The meter itself was read and the exact time noted. Samples of atmospheric air and samples of the air in the chamber were taken immediately afterwards. These samples were taken in dry medicine bottles of 30 and 50 cc. By means of the arrange- ment shown in fig.

The glass tube was narrowed to such an extent that a con- siderable pressure was obtained in the blower. The bottle was accordingly washed out by a uniform but comparatively slow current of the air to be sampled and a cork soaked in paraffin wax inserted immediately on withdrawal of the tube. It is essential when taking samples in this manner, of air, dif- fering in composition from the surrounding atmosphere, that the current at the mouth of the tube is slow and uniform.

Otherwise it will on withdrawal act as a jet, and the sample in the bottle will be- Fis: 9. The sample of air from the chamber was taken from the outgoing pipe, a special trial having shown that an average sample was best obtained in this way. The gas samples were analysed by means of the Haldane apparatus which one of us has employed for a number of years. It is read to 0. The analyses of the continuous samples were always made in duplicate and repeated anew if the agreement was not satisfactory.

From the samples taken in medicine bottles only single analyses were made. During a series of analyses some dirt will accumulate in the burette while the amount of moisture will become diminished. This causes small errors and the first and last analysis of a series of 20 or.

To avoid serious errors on this account the analyses of the outside air were in most cases taken alternately with the corresponding analyses of air from the sampling apparatus, while the samples from the chamber were analysed in a single series after the close of each complete experiment. The calculation of the respiratory exchange.

The data from which to calculate the respiratory exchange of the subjects during a period are: 1. The quantity of air shown by the meter to have passed through the chamber during the period. Tabellen was employed. The results of the duphcate analyses are calculated to three decimal places and averaged.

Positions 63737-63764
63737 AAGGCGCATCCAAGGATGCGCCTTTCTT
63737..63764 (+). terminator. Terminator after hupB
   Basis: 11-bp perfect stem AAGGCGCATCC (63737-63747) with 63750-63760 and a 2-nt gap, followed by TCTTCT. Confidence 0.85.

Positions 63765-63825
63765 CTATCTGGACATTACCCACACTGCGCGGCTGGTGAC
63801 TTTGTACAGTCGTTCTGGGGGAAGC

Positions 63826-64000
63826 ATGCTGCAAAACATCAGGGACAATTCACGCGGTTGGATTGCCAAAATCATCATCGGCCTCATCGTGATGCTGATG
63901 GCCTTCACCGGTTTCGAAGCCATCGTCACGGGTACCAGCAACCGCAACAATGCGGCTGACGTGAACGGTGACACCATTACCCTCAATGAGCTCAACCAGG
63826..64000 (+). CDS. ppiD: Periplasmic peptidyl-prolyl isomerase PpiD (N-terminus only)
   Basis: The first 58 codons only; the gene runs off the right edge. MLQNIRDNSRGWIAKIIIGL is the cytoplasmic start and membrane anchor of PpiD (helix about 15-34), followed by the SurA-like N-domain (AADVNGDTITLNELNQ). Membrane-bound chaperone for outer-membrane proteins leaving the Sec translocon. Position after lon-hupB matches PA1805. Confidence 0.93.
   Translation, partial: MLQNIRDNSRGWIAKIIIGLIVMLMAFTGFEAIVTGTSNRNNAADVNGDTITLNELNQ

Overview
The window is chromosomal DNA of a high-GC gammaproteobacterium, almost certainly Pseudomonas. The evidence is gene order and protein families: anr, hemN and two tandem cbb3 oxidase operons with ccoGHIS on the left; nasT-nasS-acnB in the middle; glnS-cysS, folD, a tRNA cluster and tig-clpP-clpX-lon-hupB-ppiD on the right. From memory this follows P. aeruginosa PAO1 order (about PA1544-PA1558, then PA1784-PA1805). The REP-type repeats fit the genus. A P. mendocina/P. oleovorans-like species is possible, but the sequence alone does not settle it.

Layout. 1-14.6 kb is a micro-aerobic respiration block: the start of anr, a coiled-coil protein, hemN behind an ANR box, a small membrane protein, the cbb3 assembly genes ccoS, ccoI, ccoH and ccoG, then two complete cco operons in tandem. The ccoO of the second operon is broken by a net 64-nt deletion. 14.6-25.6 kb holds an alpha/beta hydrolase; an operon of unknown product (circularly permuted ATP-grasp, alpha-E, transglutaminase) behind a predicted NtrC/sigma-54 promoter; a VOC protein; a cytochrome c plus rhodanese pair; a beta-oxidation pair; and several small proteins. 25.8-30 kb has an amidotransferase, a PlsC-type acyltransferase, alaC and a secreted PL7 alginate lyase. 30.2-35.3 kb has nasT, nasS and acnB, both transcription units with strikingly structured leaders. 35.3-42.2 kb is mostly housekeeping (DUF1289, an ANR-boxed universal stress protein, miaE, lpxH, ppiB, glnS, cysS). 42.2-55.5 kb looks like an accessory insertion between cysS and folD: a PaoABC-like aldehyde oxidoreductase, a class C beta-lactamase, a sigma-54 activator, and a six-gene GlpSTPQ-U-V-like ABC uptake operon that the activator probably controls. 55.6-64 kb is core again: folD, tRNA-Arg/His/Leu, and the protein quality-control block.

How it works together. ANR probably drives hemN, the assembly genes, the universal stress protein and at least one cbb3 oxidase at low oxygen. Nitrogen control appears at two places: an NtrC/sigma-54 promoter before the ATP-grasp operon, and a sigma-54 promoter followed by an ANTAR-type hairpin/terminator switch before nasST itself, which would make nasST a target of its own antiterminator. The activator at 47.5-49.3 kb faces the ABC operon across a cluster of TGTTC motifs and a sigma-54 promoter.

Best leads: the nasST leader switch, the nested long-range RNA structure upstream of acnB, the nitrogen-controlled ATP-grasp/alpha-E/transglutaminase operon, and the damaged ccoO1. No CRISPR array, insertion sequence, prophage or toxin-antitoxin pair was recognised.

To find these, curves are constructed from all the analyses and smoothed graphically. The calculation of the respiratory exchange is complicated by the fact that the quantity of air entering the chamber from outside A is not identical with the quantity found as outgoing, because the volume of CO2 produced is generally different from the volume of O2 consumed.

As however the quantity of nitrogen is not affected by the respiratory processes it becomes possible to calculate the volume of outside air which must have entered in order to make up the quan- tity present. Accuracy and sources of error in the respiration experiments. As the respiration chamber was scarcely completed when we had to start for Greenland we were unfortunately prevented from carrying out any experimental tests at home.

We attempted to test it in Greenland but the resources there at our disposal did not allow any very effective tests being made. We have therefore since our return made some test experiments on a smaller apparatus constructed and worked on the same prin- ciples as that used in Greenland. CO2 was admitted into the box and measured by means of a small meter. The sampling of the air in the box was performed as in the Green- land experiments with this difference only that the analyses of the air in the box at the beginning and end of each period were done in duplicate because the box was much larger in proportion to the ven- tilation during each period than was the case in Greenland.

The mixing of the air produced in actual experiments by the respirations and movements of the subjects was in the test experiments performed by a small electric fan. The table shows the presense of a systematic error amounting to about 2. The systematic error must be due to diffusion of CO2.

The systematic error caused by diffusion in the Greenland ex- periments is unknown but it may safely be assumed to be less than 2. Table of test experiments. The surface of the respiration chamber was about 10 times that of the box and the mean percentage of CO about 0. The actual loss per hour through identical walls should therefore be. It is probable that there is a similar systematic error in the oxygen values but on this point we have no experimental evidence.

If the O2 diffusion is different from that of CO2 a systematic error in the respiratory quotient must result, but such an error will obviously be very small. The accidental errors in the test experiments are caused exclu- sively by the analytical errors as both the air current and the sampling were absolutely uniform. In the Greenland experiments the analyti- cal errors were smaller absolutely, but in relation to the percentage of CO2 they were of about the same magnitude.